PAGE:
Where is the Law?

Society and Space just published a marvelous virtual theme issue on international migration, with contributions from Rutvica Andrijasevic and William Walters, Deirdre Conlon and my former colleague Susan Thieme, amongst others.

The collection adds further depth to the ongoing discussion in critical legal geography on the complex and expanding spaces of the law, expressed for example in a recent collection edited by Irus Braverman and others. These authors draw in turn on a long-standing scholarship of legal anthropologists like the Von Benda Beckmanns, Boaventura Santos, legal geographers like Nicholas Blomley and David Delaney, and legal scholars like Zoe Pearson and Oren Yiftachel.

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In the guest editorial of Society and Space, called ‘the where of asylum’, Mustafa Dikeç asks the pugnant question:

Does law produce spaces where it no longer applies? Does it, in other words, set up spaces of lawlessness?”

Parallel to Irus Braverman and colleagues, Dikeç addresses this question not merely from a practical legal perspective (how law is shaped) but out of a profound curiosity into power’s spatial constitution, as John Allen would put it.

What animates this growing body of work, Dikeç writes, is the idea that law may be involved in producing spaces of lawlessness. In other words: violence that is commonly depicted as ‘lawless’ may actually be committed through the law –or rather: through the continuous reproduction of its exception. It is this latter strand that seems to be the main concern of contemporary legal-spatial research.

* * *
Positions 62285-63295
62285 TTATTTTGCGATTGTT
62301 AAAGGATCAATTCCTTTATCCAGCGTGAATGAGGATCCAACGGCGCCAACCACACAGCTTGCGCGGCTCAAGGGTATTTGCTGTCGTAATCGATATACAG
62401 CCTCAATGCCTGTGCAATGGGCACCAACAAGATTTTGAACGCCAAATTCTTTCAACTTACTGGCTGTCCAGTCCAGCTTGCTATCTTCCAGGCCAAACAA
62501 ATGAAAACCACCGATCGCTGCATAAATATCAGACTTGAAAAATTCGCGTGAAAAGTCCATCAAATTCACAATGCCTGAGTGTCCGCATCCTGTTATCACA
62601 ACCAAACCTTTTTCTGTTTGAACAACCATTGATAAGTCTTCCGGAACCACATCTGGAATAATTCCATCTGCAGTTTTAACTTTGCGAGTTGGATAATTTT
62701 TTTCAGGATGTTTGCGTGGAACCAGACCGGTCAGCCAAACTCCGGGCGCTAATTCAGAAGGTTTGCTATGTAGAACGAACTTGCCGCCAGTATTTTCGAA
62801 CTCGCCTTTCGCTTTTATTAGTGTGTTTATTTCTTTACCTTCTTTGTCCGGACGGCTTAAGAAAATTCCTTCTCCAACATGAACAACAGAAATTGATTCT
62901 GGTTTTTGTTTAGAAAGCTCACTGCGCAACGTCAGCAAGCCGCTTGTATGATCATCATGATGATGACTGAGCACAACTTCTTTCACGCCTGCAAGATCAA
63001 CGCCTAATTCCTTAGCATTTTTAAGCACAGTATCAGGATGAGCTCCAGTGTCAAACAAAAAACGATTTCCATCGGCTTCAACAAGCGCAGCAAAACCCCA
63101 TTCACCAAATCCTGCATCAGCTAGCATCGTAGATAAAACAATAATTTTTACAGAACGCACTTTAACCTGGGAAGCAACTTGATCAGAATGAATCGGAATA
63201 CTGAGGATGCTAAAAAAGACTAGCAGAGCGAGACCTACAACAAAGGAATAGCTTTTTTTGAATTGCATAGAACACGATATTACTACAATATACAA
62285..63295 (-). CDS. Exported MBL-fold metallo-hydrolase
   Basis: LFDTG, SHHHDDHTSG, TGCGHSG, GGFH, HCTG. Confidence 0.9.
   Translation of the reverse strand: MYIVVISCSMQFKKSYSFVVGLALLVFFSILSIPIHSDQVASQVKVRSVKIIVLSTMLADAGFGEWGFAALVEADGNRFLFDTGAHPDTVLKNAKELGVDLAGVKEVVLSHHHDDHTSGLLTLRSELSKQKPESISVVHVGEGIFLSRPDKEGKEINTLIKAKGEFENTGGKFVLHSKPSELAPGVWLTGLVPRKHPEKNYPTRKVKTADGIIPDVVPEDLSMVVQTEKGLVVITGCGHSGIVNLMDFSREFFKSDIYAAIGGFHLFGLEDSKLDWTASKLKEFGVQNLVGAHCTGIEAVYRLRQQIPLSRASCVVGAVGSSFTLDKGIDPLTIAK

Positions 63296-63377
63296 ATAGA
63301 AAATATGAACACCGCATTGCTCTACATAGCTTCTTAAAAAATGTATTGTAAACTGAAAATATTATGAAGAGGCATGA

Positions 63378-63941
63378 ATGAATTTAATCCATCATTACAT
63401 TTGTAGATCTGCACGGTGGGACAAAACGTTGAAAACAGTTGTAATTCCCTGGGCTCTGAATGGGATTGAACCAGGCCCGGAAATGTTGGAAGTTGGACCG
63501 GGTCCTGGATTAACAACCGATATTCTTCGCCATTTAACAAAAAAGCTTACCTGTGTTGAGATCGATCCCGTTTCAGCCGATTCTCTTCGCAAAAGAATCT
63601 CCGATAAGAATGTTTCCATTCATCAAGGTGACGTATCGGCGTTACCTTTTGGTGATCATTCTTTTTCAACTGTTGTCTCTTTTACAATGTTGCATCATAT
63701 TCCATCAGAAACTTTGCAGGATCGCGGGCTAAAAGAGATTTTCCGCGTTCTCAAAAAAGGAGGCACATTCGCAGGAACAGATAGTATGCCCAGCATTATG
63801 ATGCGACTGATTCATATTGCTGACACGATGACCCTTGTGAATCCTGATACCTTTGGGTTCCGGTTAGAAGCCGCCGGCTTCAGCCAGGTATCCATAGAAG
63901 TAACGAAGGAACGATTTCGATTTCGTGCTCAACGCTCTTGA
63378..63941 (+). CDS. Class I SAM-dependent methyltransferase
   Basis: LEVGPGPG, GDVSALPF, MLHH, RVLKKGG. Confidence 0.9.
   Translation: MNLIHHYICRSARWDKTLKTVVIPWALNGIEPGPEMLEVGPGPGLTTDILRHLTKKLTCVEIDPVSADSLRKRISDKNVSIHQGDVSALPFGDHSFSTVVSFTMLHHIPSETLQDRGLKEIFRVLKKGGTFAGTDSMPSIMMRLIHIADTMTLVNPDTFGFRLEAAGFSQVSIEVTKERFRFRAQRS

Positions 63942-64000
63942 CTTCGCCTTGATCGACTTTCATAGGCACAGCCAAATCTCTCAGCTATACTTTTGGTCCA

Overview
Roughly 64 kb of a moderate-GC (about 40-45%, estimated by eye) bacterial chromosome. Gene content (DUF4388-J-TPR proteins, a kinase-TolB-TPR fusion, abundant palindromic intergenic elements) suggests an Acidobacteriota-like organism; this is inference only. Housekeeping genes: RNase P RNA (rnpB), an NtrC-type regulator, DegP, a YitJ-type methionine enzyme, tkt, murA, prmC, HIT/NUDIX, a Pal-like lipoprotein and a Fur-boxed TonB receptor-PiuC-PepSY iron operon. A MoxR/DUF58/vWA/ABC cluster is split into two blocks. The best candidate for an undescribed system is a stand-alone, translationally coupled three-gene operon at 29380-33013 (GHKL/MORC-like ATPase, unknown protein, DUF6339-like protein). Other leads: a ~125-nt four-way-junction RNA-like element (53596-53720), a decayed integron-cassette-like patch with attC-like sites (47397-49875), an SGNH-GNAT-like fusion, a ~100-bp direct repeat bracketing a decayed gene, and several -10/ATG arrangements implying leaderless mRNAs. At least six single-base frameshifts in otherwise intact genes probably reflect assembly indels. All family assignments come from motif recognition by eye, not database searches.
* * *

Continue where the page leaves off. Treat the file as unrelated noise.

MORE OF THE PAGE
Dikeç’s question came to mind lately when watching a series of recent Italian documentaries on the expanding migrant ‘ghettos’ in Puglia, Campania and Basilicata (the issue is generating worldwide attention nowadays, some day I need to produce a list of recent contributions). Set up as labour camps for the numerous seasonal land labourers (or braccianti) who invigorate South Italy’s plantation economy, these ‘ghetto’s’ reflect the extremely violent and exploitative forms of encampment capitalist labour regimes engender across international borders today (not to speak about the strong semantic resonance of the term). But they also express how the law (particularly asylum law) consciously creates it own exception, which is henceforth placed outside of its protective realm.

In other words, the conscious abandonment of protection as a fundamental value of state sovereignty within the EU’s national state frameworks is not just made possible through the systematic prevention of access to its territory, or the official detention of migrants across Europe’s many camp sites. But it is also justified through the reproduction of these liminal environments, which simultaneously constitute the law’s outer-space – or frontier zone – and the inner space of cross-border capitalist undertakings. Reflecting on Europe’s schizophrenic hospitality, Andreas Oberprantacher writes:

It is crucial to realise, however, that it is not just states that are implicated in the creation and management of a heterogeneous population of illegal aliens, but also actors that are usually acting in concert with liberal democratic states, so that two major elements of the rule-of-law, that is jurisdiction and accountability, are effectively diffused in a rather viscous and all-too-often treacherous frontier regime.